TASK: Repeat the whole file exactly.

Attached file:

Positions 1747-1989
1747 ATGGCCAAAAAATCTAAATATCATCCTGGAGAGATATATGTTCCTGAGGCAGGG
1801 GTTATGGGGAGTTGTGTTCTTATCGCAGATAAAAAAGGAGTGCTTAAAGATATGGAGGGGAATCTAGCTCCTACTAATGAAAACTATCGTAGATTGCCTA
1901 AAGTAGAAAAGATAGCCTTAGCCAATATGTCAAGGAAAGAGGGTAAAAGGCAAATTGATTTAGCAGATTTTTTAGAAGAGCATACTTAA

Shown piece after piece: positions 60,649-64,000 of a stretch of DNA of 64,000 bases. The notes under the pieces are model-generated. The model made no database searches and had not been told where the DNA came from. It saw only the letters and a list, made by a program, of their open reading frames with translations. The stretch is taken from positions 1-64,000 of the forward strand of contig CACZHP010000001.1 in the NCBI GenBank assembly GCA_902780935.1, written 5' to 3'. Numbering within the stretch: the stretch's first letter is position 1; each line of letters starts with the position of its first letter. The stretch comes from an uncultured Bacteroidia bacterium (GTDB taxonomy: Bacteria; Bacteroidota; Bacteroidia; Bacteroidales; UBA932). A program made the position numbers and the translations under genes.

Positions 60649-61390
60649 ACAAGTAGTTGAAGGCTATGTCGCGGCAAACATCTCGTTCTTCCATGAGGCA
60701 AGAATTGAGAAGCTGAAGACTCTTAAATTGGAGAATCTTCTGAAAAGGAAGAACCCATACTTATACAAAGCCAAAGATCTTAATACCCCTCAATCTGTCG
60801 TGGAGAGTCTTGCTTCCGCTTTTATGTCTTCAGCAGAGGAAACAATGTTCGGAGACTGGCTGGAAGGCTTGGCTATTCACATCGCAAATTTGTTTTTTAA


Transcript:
Positions 1747-1989
1747 ATGGCCAAAAAATCTAAATATCATCCTGGAGAGATATATGTTCCTGAGGCAGGG
1801 GTTATGGGGAGTTGTGTTCTTATCGCAGATAAAAAAGGAGTGCTTAAAGATATGGAGGGGAATCTAGCTCCTACTAATGAAAACTATCGTAGATTGCCTA
1901 AAGTAGAAAAGATAGCCTTAGCCAATATGTCAAGGAAAGAGGGTAAAAGGCAAATTGATTTAGCAGATTTTTTAGAAGAGCATACTTAA

Shown piece after piece: positions 60,649-64,000 of a stretch of DNA of 64,000 bases. The notes under the pieces are model-generated. The model made no database searches and had not been told where the DNA came from. It saw only the letters and a list, made by a program, of their open reading frames with translations. The stretch is taken from positions 1-64,000 of the forward strand of contig CACZHP010000001.1 in the NCBI GenBank assembly GCA_902780935.1, written 5' to 3'. Numbering within the stretch: the stretch's first letter is position 1; each line of letters starts with the position of its first letter. The stretch comes from an uncultured Bacteroidia bacterium (GTDB taxonomy: Bacteria; Bacteroidota; Bacteroidia; Bacteroidales; UBA932). A program made the position numbers and the translations under genes.

Positions 60649-61390
60649 ACAAGTAGTTGAAGGCTATGTCGCGGCAAACATCTCGTTCTTCCATGAGGCA
60701 AGAATTGAGAAGCTGAAGACTCTTAAATTGGAGAATCTTCTGAAAAGGAAGAACCCATACTTATACAAAGCCAAAGATCTTAATACCCCTCAATCTGTCG
60801 TGGAGAGTCTTGCTTCCGCTTTTATGTCTTCAGCAGAGGAAACAATGTTCGGAGACTGGCTGGAAGGCTTGGCTATTCACATCGCAAATTTGTTTTTTAA